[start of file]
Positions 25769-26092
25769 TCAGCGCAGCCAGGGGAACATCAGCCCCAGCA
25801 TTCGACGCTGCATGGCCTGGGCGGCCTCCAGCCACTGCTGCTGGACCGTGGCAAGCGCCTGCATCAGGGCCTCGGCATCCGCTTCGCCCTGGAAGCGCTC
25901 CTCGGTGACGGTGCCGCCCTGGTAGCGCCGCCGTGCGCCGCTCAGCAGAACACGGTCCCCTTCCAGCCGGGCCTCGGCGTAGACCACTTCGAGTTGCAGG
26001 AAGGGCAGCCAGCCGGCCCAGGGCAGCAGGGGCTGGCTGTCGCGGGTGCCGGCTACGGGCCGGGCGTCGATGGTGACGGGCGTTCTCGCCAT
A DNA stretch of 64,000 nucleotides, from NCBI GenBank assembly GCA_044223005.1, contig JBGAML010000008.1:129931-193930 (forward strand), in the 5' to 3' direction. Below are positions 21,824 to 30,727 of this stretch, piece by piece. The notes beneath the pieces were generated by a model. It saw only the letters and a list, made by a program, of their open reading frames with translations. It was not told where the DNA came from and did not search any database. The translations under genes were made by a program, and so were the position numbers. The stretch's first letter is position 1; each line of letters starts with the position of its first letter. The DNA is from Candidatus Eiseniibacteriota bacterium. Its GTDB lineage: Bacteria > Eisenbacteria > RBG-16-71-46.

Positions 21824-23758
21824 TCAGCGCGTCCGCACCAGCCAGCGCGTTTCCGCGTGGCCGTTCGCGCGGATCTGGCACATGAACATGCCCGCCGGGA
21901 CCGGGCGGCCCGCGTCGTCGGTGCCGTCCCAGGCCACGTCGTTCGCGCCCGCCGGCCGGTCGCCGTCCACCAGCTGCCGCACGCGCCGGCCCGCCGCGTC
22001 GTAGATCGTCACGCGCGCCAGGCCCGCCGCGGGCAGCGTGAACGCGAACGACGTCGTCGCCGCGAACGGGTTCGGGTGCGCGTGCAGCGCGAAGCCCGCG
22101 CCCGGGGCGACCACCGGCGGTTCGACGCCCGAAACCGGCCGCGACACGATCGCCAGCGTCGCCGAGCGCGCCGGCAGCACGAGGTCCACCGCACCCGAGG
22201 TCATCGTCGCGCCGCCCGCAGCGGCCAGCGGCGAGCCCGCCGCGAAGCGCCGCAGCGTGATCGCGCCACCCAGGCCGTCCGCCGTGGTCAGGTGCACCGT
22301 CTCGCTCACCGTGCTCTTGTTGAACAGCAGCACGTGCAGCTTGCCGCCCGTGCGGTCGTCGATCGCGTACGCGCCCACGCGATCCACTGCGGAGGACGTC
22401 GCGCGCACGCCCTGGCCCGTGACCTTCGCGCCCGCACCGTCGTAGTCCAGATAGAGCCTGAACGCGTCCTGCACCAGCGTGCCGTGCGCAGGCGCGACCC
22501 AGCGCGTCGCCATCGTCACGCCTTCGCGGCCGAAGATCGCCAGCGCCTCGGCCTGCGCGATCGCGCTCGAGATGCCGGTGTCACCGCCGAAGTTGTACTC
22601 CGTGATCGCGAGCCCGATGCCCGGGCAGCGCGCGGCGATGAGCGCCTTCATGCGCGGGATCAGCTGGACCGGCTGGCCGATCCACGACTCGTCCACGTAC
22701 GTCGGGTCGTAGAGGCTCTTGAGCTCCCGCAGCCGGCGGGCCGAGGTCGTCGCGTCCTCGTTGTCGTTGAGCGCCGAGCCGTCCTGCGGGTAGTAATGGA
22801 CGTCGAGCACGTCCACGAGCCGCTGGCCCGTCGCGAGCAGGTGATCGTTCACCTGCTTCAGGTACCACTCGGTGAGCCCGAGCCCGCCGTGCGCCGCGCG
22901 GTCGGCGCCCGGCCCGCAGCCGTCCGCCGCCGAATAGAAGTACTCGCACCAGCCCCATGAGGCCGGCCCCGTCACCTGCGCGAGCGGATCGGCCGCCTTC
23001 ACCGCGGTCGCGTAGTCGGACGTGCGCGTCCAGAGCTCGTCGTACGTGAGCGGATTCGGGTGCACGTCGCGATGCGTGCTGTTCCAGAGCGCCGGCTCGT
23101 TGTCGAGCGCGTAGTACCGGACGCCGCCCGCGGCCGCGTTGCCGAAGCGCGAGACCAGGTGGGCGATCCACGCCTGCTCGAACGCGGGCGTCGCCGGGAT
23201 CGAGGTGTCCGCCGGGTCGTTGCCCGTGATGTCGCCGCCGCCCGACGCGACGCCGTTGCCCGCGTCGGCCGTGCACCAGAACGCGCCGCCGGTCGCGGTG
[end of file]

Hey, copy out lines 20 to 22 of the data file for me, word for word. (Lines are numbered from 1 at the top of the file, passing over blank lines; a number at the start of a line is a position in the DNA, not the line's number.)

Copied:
23001 ACCGCGGTCGCGTAGTCGGACGTGCGCGTCCAGAGCTCGTCGTACGTGAGCGGATTCGGGTGCACGTCGCGATGCGTGCTGTTCCAGAGCGCCGGCTCGT
23101 TGTCGAGCGCGTAGTACCGGACGCCGCCCGCGGCCGCGTTGCCGAAGCGCGAGACCAGGTGGGCGATCCACGCCTGCTCGAACGCGGGCGTCGCCGGGAT
23201 CGAGGTGTCCGCCGGGTCGTTGCCCGTGATGTCGCCGCCGCCCGACGCGACGCCGTTGCCCGCGTCGGCCGTGCACCAGAACGCGCCGCCGGTCGCGGTG